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Restaurant Ratings Uncovered
When you are searching for a rating systems for a restaurant you would certainly expect them to be unbiased, authoritative and standardised. However any rating system is bound to court controversy at some stage or another for its methodology in rating others labour. To clear the muddied waters we reveal how the most well-known ratings are compiled and the fundamental differences between them all:
Michelin Guide is probably the best known rating system and operates on the principle that only reviews by anonymous, professionally trained experts can be trusted for accurate assessment. Restaurants are reviewed regularly to remain current and rated in stars from one to three. Restaurants are not permitted to display their stars and have strict criteria in how the property can promote its elevated status. Restaurants are not bookable online via the Michelin website.
AA Guides are a widely used rating system and restaurants are encouraged to promote their achieved status. Inspectors are announced and restaurants pay to go in the guides. When areas of concern are uncovered the AA offer consultancy training and advice. Guides are sold in book format and ratings are scaled by rosettes from one to five. Viewing entries online is possible via the website but online booking is not currently available.
Zagat Guide was a concept originating in the States and started as an online guide as a way to collect and correlate the restaurants by diners shared opinions on mass. Ratings are on a numerical point scale from 1 – 30. Guides are then sold in book form, for mobile devices and by web subscription. Restaurants featured are bookable online where possible.
Good Food Guide is an annual guide-book published by Which? Books. The guide recruits volunteers to undertake anonymous visits to access restaurants. There is no advertising or sponsorship and no fees are accepted. The guide also encourages readers to submit reviews which are then considered for inclusion in next year’s guide. The best contributors are put forward to become future restaurant inspectors. Restaurants are not bookable online as this is very much a printed guide book.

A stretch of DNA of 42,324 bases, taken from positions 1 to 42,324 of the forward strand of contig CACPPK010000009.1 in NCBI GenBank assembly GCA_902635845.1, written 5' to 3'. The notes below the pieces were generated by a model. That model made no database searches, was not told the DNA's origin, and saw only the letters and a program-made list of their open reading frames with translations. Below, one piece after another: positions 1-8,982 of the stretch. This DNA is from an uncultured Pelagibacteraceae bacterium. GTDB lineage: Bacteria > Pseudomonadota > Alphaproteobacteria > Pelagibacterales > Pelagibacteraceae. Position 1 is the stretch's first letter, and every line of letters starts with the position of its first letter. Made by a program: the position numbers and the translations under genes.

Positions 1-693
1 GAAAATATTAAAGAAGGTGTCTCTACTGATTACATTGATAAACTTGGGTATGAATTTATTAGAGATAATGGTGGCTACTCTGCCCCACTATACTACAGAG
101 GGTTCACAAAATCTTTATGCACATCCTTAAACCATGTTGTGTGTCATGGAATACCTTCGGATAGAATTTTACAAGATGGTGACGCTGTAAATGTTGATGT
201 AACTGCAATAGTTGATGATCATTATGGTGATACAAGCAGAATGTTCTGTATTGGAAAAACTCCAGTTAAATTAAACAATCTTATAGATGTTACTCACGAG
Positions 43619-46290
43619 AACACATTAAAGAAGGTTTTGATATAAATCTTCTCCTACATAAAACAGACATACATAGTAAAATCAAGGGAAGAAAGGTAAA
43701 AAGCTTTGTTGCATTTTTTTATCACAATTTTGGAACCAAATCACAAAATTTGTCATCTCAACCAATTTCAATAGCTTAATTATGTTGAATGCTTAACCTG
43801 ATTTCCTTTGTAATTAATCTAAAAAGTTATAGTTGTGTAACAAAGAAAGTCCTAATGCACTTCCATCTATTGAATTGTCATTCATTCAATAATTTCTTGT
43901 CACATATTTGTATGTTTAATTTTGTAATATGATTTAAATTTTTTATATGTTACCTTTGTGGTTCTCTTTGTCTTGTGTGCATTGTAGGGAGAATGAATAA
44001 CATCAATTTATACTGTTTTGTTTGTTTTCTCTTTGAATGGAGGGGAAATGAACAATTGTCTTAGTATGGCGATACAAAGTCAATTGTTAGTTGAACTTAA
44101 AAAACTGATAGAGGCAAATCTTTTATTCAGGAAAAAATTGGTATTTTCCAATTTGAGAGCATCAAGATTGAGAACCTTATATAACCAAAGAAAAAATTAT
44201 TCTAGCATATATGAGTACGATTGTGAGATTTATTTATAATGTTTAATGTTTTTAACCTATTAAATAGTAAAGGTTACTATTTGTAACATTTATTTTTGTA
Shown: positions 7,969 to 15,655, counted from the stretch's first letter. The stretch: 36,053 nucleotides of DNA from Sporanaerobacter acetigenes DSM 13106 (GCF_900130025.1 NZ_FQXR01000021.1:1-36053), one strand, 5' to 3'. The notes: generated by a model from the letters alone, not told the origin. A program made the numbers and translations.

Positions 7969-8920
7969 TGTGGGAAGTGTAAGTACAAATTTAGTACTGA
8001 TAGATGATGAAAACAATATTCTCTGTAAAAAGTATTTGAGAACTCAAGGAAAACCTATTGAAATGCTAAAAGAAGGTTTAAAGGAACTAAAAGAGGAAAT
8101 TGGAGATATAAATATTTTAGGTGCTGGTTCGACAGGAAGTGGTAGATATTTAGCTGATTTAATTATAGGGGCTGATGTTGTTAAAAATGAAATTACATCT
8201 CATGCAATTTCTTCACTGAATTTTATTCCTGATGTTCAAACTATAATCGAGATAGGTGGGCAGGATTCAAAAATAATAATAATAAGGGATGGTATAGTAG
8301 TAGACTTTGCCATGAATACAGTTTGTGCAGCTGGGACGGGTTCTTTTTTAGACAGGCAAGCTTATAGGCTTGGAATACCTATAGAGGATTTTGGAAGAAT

Hardens Guide is an annual guide similar in nature to the Zagat Guide in using reader surveys for their ratings as well as the personal visits of brothers, Richard and Peter Harden. The guides cover London and the UK only and is available in book format. Visits by the brothers are anonymous (if they can still go unrecognised) and at their own expense.
Restaurant ratings impact can mean success or failure for an establishment and has significantly aided pushing standards up in the industry as well as chefs stress levels! Restaurants are not bookable online as this is very much a printed book format.
Design Restaurants compiles its entries from respected reviewers, qualified restaurant inspectors, shared general public opinions and following the careers of respected and up and coming chefs in sourcing its data. At present there is no printed directory but online use is complimentary for all and where possible bookings can be made online. Accordingly there is no charge for listing, ensuring diners receive both an unbiased and comprehensive account on where to dine. Revenues are made from annual club subscriptions of followers wishing for additional privileges, added value and insider knowledge in quality establishments who seek to publicise only to discerning food followers.